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HESE Fieldwork
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Leah Bader

Paterno Fellow
Major: Anthropology
Minor: Global Health
Hometown: Easton

How did you learn about this opportunity?

I had previously traveled with the Humanitarian Engineering and Social Entrepreneurship in Africa (HESE) program last summer and enjoyed it so much that I decided to continue working with the HESE teams and doing research with them, despite completing the coursework for the program. I have now been part of the HESE team for about two years. Originally, I found out about HESE through older friends who were participating in the program when I was an underclassman. The research they were describing sounded very relevant to what I was interested in and actually made real impact, so I was eager to join.

Tell us a little bit about your experience.

I traveled to Sierra Leone for 20 days in order to further the HESE Affordable Greenhouse Venture. The HESE program has partnered with the non-profit organization World Hope International to create a business called GRO Greenhouses, which sells affordable greenhouses to farming cooperatives and agri-businesses in Sierra Leone and Mozambique. This business operates on a half a million dollar grant from USAID. While I was in Sierra Leone, I was working with the World Hope staff on the ground that is currently assigned to the GRO Greenhouse project in order to standardize business operations. We created a quality control checklist to ensure the standard of the construction of our greenhouses. We also created a problem solving protocol that should be followed whenever one of our greenhouses faces an agronomic or organizational problem. Several research projects were also ongoing that included interviewing our greenhouse farmers, as well as other local farmers about gender equity, water savings, and nutrition. Part of our team also explored the viability of started a seedling business (growing seeds to the seedling stage in the greenhouse and selling seedlings to local farmers) and started a data collection system to document every aspect of the business.

How did this experience impact you academically?

The HESE program teaches students invaluable skills that just can not be taught inside a classroom. The ability to be flexible during a project, working with what you have, and pivoting from idea to idea until a successful solution is found are all skills that are integral to the HESE program. Some days we were faced with rolling blackouts, left without lights or internet or air conditioning. How do you run a sustainable business venture when 4 days out of week you haven't had access to wifi? These are situations that are often thrown at you during HESE fieldwork and the process of being creative and finding a solution to them is what helps HESE students grow both academically and as young professionals.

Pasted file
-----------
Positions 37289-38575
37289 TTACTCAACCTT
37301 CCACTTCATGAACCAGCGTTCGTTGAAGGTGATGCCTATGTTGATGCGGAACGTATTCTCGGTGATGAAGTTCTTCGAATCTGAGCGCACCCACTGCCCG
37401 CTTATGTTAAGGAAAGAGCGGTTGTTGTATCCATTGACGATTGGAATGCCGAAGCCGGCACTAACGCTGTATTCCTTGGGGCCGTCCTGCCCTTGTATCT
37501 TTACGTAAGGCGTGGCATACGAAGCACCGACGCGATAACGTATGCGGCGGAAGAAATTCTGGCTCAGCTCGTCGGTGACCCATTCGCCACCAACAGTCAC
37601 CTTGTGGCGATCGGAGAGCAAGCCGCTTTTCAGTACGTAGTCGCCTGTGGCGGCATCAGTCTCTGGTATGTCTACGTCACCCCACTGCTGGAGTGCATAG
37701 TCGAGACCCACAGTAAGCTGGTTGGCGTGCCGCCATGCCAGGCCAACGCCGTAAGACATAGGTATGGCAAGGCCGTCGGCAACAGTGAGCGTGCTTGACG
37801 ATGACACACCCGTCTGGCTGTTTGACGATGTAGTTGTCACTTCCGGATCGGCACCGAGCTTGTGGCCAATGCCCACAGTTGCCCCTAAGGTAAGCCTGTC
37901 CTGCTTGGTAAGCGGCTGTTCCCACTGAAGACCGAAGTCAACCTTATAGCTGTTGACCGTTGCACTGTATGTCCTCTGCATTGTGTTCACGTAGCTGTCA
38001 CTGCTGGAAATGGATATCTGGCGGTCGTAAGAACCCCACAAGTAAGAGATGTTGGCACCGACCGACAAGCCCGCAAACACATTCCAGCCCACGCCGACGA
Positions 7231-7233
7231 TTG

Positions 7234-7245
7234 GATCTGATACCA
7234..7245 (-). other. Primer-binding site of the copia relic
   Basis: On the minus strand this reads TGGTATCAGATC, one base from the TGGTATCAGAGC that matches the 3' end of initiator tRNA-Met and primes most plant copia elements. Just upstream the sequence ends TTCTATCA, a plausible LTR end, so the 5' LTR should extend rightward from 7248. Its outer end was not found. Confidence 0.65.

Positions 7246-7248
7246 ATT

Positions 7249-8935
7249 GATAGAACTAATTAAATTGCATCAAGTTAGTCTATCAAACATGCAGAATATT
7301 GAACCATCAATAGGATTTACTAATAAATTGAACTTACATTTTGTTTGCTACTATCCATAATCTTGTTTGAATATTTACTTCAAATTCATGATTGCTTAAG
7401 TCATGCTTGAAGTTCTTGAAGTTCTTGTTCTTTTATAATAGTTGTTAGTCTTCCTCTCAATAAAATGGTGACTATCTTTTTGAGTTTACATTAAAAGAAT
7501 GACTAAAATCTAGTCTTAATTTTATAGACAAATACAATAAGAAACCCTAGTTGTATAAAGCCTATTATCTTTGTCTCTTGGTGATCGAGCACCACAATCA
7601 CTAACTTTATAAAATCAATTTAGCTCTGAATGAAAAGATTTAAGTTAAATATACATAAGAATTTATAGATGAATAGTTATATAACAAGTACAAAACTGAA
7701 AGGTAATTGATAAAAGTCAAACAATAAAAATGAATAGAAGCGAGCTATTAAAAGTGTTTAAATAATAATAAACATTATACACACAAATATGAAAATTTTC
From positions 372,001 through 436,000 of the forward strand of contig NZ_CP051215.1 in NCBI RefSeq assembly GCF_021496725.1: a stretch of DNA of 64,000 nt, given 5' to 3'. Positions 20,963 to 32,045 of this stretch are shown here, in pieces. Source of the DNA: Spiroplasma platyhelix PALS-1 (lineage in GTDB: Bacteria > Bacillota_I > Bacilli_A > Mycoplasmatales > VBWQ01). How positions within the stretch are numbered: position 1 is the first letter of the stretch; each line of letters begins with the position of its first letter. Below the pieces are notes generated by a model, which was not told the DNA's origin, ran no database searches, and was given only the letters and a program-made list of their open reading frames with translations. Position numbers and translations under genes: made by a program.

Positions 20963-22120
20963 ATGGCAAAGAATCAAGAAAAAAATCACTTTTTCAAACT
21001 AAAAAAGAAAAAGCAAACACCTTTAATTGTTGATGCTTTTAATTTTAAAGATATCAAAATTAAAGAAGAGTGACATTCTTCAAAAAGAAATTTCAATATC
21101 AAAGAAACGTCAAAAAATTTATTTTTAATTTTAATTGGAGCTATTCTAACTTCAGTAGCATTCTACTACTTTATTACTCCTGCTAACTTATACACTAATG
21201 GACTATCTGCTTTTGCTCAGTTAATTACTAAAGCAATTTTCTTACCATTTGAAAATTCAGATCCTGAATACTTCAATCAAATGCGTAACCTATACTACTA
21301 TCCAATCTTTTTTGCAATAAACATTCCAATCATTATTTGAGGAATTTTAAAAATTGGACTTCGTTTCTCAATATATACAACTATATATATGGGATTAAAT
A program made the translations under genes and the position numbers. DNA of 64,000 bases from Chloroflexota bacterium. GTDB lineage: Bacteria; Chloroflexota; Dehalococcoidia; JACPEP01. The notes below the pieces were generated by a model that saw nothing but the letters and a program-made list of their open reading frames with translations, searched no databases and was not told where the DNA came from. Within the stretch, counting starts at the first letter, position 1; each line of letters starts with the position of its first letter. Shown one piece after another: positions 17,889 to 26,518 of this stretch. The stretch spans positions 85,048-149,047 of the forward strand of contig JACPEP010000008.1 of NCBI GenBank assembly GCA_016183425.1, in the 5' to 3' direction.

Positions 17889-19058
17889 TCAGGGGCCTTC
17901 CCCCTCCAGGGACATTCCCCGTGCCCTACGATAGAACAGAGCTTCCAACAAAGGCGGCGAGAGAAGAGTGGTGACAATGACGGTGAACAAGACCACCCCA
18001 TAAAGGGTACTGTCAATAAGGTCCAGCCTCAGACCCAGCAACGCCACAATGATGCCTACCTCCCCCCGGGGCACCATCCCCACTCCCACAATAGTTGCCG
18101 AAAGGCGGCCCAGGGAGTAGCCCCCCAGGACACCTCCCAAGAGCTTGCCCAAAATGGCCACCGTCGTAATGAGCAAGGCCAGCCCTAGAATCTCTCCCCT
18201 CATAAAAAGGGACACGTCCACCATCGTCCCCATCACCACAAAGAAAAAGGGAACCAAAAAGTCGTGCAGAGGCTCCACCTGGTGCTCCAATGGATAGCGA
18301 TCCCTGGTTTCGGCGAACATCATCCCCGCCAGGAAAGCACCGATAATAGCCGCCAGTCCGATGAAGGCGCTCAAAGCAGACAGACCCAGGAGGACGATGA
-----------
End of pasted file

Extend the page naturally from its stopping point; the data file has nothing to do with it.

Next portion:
What are your career goals and plans?  How did this experience impact them?

After graduation I hope to attend graduate school to obtain either a Master's in Public Health or a PhD in medical anthropology. Either way I know that I would like to work in international health -- more specifically, ensuring that medical care and practices are culturally appropriate in certain situations, particularly during outbreak control when international health teams swoop in and rapidly challenge current healthcare practices. While this might not be directly related to affordable greenhouses, the HESE program allows students to develop crucial professional skills suited for international settings. This program has helped me reaffirm that international work is the right choice for me, particularly in low-resource settings. Seeing real impact come from an academic program motivates me to continue striving for the career I want.

Seeing real impact come from an academic program motivates me to continue striving for the career I want.

Would you recommend this experience to other Liberal Arts students?

I think this is a great experience for Liberal Arts students. Many students from other majors think they can not participate in the HESE program because it's in the College of Engineering and Engineering is in it's name, but in reality, all majors are welcome. It's an interdisciplinary team where each individual brings their own unique perspective and set of skills to the table. Liberal Arts students are needed just like technical math and science majors are. Most of research surrounds human behaviors and cultures and I believe Liberal Arts students could find their own niche in the HESE program while gaining insight into other majors.

How has the Paterno Fellows Program had an impact on this experience?

While Paterno Fellows had no direct impact on my participation in this experience, I feel that the program has pushed me to find the best opportunities for me to further myself as a student and professional. HESE provides the unique opportunity of being an academic program, but also getting the chance to work outside of the classroom in a real low-resource setting. Paterno Fellows has encouraged me to find opportunities like HESE on campus that match my intended career goals while helping develop as a person while also having fun. Paterno Fellows provides Liberal Arts students with the chance to explore other majors and find programs outside of the College of the Liberal Arts to help expand their horizons. 

For more information on global experiences for Liberal Arts students, visit our website.

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